Dieselgate and the dirty smog around climate regulation

Written by Olivia Arigho-Stiles on . Posted in Current features, Features

Philip Schleifer is a Max Weber Fellow at the EUI and co-author of  the Global Climate Legislation Study. In the second interview in EUI Times’ new series on climate change, he argues for a complementary system of private and state environmental philip_portraitregulation.

Dubbed ‘#dieselgate’, revelations that German car manufacturer Volkswagen has been systematically cheating US emissions tests have shaken the world of climate governance. The scandal has undermined faith in the idea that private companies can be relied upon to self-regulate when it comes to carbon emissions. Jean-Michel Glachant, Director at the Florence School of Regulation (FSR) tells EUI Times resignedly, ”The Volkswagen “dieselgate” puts into strong doubt‎ what we citizens can expect from industry self-regulation: do companies really self-regulate in the interests of consumer safety? It also deeply questions our approach to the EU: why do we deny EU institutions the right and the duty to be as harsh as US federal agencies when a European company ‎voluntarily harms EU public interest?”

Yet even so, Philip Schleifer, a Max Weber Fellow and former Jean Monnet Fellow at the EUI, is adamant that state and private regulation can be complementary. Formerly affiliated with the LSE’s Grantham Research Institute headed by Lord Stern, Schleifer believes that progress on reducing emissions reductions can only arise through amicable rather than adversarial relations with big business.

”If [businesses] adopt the right policies they can really make a difference. They can promote environmental change in a good way. To get them to do this they need the know-how which can be partly supplied by NGOs but also to some extent they need to be pressured into it because business is ultimately about business.”

On the question of dieselgate, Schleifer adds, ‘’Scandals across industries show that companies cannot be trusted to self-regulate effectively. Therefore, there needs to be regulatory oversight by states (or civil society). If this is done well, it can work. But this is not easy to design in practice, especially in the context of transnational production.’’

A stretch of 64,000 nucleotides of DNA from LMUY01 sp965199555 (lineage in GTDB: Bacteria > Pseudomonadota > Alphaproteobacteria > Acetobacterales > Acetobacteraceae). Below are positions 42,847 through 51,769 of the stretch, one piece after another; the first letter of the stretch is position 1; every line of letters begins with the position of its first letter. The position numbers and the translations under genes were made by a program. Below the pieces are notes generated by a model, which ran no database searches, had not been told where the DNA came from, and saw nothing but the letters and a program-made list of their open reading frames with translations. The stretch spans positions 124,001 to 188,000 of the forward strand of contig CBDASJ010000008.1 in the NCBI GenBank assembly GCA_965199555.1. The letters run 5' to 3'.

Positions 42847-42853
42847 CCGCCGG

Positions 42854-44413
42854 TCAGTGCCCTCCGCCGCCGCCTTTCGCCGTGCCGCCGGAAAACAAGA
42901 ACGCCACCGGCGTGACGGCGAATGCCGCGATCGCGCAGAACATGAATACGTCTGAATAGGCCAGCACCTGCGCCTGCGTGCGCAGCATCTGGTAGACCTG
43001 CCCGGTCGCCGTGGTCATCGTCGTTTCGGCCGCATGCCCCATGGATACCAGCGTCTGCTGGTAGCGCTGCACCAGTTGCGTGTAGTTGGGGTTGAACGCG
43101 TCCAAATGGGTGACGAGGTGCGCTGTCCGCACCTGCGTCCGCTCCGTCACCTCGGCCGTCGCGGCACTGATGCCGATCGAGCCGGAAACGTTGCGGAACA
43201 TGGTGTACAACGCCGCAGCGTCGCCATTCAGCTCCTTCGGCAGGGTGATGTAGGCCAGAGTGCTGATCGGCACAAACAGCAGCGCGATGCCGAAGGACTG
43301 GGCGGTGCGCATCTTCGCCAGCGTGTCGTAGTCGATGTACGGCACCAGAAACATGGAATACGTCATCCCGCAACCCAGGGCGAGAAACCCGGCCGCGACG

In the past three decades, as protecting the environment has mushroomed in importance for policymakers, one of the most striking developments has been the détente between business and state in formulating policy responses. Indeed the Volkswagen scandal has exposed the problem of state and business getting too cozy. ‘’In Germany, there is clearly a problem with automotive industry and regulators being too close (many top politicians taking up positions in the industry and its associations, the state of Lower Saxony holding a significant share of Volkswagen’s shares).’’

Policies to curb emissions have not been imposed upon businesses, but rather, generated in partnership with them, alongside NGOs and other civil society groups. Yet this represents a major discursive shift at a worldwide level. Historicizing the prevailing tendencies in the global policymaking sphere, Schleifer points out that ‘’In the 1970s when the first UN conference took place, limits to growth was very strongly on the policy agenda.  In the early days of environmental policy, it was more in this critical, neo-Malthusian approach.’’